Vibrant, violent, and riddled with varmints, Dick Wilde brings wave-based survival shooting to PlayStation VR, his extermination business having previously taken him to Oculus Rift and HTC Vive. Terrorised by an infestation of crocs, piranhas, giant bugs, and other beasties, our titular marksman marches into the lagoon, weapon in hand.
Split across a handful of stages and environments, it’s a very basic setup Bolvërk Games has going. You select a level, select a weapon, and see how long you can hold out against increasingly tougher hordes of enemies.
Each locale has an open body of water that targets will either fly or swim across to reach your rickety little platform. Naturally, your goal is to hit them with everything you’ve got, surviving as many rounds as you can.
The shooting feels precise, though ultimately varies depending on range and which of the game’s weapons you have equipped. Obviously the shotgun packs a punch up close, but the revolver and rifle fare better when picking pests off from afar.
There are two control methods when playing Dick Wilde on PSVR. Hunters can either opt for PlayStation Move or, if they’re feeling proper high tech, an Aim Controller – Sony’s DualShock 4 is off the table. As in Farpoint, the Aim has an actual gun-like feel to it, the PlayStation Eye tracking its movement one-to-one. Looking down the sights and lining up shots is by far the most engaging way to experience Dick Wilde.
There are certain advantages to using the Move instead, however. By doubling up with a pair of motion controllers, you get the power to dual wield. Being able to cover two areas at once with single-handed weapons is a boon few players will pass up on. Those wanting to using Dick Wilde’s bow will also find this option unavailable when using the Aim or a single Move controller.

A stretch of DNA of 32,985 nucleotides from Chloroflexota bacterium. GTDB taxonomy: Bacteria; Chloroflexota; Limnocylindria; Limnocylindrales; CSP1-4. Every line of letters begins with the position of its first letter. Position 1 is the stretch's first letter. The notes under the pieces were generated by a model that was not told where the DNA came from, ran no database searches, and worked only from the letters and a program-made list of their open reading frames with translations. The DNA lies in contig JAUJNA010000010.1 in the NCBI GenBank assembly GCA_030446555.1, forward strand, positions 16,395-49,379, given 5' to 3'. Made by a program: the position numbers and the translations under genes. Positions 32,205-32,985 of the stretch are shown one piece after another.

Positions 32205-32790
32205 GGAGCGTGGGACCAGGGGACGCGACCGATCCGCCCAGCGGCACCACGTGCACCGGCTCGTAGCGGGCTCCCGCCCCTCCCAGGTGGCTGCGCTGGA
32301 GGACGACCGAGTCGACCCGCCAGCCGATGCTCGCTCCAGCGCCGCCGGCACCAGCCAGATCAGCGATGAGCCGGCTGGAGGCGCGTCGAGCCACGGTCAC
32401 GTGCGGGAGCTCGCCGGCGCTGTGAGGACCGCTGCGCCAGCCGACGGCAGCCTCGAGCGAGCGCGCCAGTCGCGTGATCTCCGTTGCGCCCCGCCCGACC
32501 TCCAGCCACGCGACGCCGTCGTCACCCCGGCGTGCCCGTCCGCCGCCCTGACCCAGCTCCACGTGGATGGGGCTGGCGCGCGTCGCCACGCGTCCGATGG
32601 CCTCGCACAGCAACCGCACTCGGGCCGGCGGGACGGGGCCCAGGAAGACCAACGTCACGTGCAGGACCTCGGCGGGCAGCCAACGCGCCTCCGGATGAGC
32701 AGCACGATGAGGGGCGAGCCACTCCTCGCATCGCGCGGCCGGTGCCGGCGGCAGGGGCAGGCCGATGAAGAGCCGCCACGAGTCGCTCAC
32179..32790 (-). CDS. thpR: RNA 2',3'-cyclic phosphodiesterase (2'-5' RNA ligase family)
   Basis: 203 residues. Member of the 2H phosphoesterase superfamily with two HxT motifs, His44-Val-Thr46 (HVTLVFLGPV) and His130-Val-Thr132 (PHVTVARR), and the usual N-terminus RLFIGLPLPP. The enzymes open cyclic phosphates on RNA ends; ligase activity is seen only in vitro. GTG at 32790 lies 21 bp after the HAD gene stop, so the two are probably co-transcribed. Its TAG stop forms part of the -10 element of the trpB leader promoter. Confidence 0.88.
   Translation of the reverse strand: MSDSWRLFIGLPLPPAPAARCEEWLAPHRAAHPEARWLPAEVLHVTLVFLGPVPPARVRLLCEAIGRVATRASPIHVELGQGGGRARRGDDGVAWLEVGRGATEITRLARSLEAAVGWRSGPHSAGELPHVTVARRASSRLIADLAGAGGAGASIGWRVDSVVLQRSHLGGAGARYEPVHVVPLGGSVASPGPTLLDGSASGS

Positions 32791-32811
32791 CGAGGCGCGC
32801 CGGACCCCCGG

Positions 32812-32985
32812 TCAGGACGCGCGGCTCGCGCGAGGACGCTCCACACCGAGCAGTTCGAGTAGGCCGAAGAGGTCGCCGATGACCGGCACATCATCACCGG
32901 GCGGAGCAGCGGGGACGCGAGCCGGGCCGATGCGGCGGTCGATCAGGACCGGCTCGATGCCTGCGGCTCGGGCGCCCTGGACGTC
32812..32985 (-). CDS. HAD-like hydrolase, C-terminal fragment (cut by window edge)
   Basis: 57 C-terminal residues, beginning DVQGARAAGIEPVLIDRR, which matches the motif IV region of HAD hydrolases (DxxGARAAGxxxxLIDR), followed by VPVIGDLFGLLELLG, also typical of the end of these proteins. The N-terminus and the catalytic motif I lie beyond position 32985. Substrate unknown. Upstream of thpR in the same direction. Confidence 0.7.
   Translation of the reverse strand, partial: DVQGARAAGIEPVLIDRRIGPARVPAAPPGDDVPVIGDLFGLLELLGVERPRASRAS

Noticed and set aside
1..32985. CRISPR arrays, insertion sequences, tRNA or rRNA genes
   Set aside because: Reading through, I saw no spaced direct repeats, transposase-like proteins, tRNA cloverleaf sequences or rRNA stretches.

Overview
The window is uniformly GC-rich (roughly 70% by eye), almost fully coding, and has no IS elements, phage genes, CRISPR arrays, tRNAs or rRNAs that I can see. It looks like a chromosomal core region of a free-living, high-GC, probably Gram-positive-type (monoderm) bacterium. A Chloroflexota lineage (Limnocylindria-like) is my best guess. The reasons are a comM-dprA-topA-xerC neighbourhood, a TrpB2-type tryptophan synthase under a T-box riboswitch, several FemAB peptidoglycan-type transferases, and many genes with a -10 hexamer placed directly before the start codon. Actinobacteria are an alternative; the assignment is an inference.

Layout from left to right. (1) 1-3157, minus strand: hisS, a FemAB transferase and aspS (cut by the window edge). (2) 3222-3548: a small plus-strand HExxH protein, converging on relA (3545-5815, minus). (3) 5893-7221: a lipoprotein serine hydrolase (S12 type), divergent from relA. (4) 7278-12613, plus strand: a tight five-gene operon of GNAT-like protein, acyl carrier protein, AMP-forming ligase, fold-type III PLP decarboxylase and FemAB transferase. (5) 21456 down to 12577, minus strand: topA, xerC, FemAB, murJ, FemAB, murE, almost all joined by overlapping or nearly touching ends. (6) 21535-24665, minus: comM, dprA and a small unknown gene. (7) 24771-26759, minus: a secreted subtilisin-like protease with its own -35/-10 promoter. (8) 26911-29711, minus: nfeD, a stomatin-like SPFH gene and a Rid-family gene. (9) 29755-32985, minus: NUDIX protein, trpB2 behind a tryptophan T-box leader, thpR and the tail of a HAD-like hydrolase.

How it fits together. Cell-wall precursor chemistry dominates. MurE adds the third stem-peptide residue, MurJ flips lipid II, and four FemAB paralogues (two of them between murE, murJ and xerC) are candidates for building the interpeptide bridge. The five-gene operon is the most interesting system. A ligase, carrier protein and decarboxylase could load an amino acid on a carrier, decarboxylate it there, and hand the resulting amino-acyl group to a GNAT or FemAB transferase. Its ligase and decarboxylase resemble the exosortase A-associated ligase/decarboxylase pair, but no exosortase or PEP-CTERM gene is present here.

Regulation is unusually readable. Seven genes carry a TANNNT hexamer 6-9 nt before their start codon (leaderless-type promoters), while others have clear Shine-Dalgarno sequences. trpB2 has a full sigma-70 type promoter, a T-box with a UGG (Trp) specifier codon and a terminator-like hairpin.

One thing you’ll quickly realise is just how punishing the game can be. Typically, the first couple of waves gently ease you in with the occasional curveball here and there. However, it really isn’t long before a menagerie of enemies swoop in, unloading a barrage of projectiles and leaping attacks at you. You’ll need to act fast and with deadly precision, blasting away as you move your head to avoid screen-obscuring missiles. It’s pretty overwhelming and after a few of hours I still couldn’t get past the tenth wave on even the easiest stages.
It’s a massive shame, as toning down the difficulty would make for a much more enjoyable game. In trying to simply stay alive I always felt constricted, unable to exert any kind of flair or mess around with weapons. PlayStation VR games such as Lethal VR and Fruit Ninja VR are both similarly points focused, but they strike a far better balance between challenge and freedom.
A colourful and silly VR shooting gallery, Dick Wilde is simply let down by being too difficult. Stick with it and, over time, you might start to see some progress. But those players wanting to kick back, throw on their headset, and have a shoot up in virtual reality may want to reconsider.
Version tested: PSVR